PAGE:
Being baptized as a Catholic, I quite naturally went to Catholic school beginning with kindergarten and ending after I graduated from the eighth grade. I absolutely adored my elementary school. We had a really small student body, resulting in split grades – two grades per classroom/teacher. Only nine kids, including me, were in my eighth grade class. Trust me, transitioning from a class with fewer than ten students to a public high school with nearly 1000 teenagers was a serious culture shock, but that’s another story.
I was able to do some pretty cool stuff while at Sacred Heart, my school. For example, I was among the first girls to ever be allowed to serve at mass as an acolyte. I remember being in fourth or fifth grade when Pope John Paul II granted permission for girls to serve alongside boys, who were traditionally the only servers. I remember getting to school early to meet my best girlfriend and we’d race the boys to church to be able to serve over them.
We went to mass every day of the school week, save for Wednesdays, unless it was Ash Wednesday, of course, and serving made services more exciting. I always loved being with the priest as he gave mass and all of the traditions that go along with mass, especially benediction, my favorite aspect of mass. I recall that we had benediction services on one Friday of the month, if I’m recalling correctly.
Perhaps one of the coolest aspects of attending a private, Catholic school was the fact that we got out of school on holy days, while our public school counterparts did not. This meant we were always out of school the day after Halloween, as November 1 is a holy day, making for an easy time to stay up late and gorge on candy we’d collected.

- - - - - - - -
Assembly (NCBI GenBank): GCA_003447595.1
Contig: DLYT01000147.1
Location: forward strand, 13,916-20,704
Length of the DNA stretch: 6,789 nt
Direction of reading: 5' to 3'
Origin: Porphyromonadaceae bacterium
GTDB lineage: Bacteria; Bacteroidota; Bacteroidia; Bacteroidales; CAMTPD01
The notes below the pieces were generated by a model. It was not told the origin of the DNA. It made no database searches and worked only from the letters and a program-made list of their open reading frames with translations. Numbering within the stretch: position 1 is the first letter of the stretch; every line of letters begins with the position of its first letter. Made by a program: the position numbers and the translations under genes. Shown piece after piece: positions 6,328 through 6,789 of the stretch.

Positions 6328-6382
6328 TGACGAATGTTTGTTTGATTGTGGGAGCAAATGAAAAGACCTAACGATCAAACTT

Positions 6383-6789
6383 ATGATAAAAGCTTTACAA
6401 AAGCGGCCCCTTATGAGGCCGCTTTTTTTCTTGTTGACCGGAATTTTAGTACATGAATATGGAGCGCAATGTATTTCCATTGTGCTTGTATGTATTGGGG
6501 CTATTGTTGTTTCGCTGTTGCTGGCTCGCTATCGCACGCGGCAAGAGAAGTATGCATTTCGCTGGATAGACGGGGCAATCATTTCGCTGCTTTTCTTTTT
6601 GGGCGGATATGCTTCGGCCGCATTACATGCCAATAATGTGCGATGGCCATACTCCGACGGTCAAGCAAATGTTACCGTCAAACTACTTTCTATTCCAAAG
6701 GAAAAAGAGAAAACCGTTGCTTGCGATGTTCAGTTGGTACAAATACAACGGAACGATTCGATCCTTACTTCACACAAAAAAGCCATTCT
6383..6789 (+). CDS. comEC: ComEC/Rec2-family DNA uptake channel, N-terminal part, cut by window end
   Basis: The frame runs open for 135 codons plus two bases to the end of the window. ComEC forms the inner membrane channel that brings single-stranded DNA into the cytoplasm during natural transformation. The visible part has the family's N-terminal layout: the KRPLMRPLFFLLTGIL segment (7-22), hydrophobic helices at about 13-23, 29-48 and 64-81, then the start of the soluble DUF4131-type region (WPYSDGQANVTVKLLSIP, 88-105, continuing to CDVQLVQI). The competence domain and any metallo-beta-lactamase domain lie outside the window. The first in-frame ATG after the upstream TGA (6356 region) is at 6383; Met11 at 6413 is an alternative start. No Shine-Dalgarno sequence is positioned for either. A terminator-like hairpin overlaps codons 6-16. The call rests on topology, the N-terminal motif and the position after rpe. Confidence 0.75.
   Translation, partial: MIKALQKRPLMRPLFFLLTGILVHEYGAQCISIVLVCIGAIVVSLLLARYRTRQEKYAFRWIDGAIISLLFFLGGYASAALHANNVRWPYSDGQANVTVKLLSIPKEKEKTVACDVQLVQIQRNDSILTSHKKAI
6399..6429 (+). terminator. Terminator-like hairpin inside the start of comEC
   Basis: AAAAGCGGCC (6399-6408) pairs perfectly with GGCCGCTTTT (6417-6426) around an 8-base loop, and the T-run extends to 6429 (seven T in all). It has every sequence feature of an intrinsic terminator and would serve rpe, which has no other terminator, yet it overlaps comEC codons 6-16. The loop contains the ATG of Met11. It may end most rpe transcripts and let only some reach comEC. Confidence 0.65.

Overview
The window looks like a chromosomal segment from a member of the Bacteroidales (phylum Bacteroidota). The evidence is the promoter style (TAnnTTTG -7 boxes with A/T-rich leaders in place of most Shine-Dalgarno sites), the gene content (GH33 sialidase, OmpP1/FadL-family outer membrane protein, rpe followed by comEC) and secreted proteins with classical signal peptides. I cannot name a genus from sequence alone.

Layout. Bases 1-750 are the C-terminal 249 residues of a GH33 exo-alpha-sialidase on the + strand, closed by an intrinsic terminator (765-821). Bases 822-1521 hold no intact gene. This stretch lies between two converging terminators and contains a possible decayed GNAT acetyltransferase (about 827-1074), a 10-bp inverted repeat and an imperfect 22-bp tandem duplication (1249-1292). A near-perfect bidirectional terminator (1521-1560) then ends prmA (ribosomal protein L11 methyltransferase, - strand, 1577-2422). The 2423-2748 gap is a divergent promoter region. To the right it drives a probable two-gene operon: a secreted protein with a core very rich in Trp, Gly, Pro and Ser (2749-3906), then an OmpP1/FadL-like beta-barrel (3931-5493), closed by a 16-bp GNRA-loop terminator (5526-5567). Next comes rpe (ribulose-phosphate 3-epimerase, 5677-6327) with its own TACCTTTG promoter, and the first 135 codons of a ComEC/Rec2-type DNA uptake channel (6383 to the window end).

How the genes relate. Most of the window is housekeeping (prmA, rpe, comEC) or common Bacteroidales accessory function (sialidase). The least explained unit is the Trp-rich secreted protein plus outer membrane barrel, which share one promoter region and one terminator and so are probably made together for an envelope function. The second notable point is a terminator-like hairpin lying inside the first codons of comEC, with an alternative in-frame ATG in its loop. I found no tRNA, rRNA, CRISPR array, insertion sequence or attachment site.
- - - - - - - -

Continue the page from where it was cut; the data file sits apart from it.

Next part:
I experienced every sacrament except for my baptism and marriage at Sacred Heart. I was baptized at a church in West Virginia, as I lived there with my parents and brother as a baby. I married in my mother’s childhood church, Cumberland Presbyterian. I participated in confession for the first time, my first communion in the second grade, and confirmation in seventh at that school/church.
I’ve always thought it neat to be Catholic – not that I’m dissing the protestant churches – but I love the pace of the Catholic mass and I’m proud to be a part of the religion. My mother’s family was traditionally Presbyterian, so I gained experience at their church services as well.
My sons will be baptized Catholic at the end of April and I’m very excited for them to follow in my family’s proverbial religious footsteps. Admittedly, I haven’t been to church in a while, probably not since my grandmother’s funeral, which doesn’t totally count, in my opinion. Since I want my boys to have a strong spiritual foundation, we are going to return to church and become active members. Thankfully, there is a Saturday evening mass, which is much more laid back than the Sunday services.
I also feel an attachment to Sacred Heart because at least three generations of my dad’s family, including him, attended the school. All of our graduating class pictures hang in the main hallway of the school to this day. My schoolmates and I would line up for lunch next to those pictures and we always liked to locate and point out our predecessors.
So, I sort of have a legacy at Sacred Heart, one that I want to continue. I toyed with the idea of sending my kids to public school and not even fooling with the rites of passage expected of a Catholic child. However, I decided to stand firm with my choice to enroll my children at Sacred Heart and raise them as Catholics, as I know I’d regret not having done so.
To reiterate, I am a proud Catholic, a member of a family that helped build the first Catholic church in my county. I come from a long line of German Catholics and I’m very interested to learn more about my family history. I really wish ancestry.com was totally free!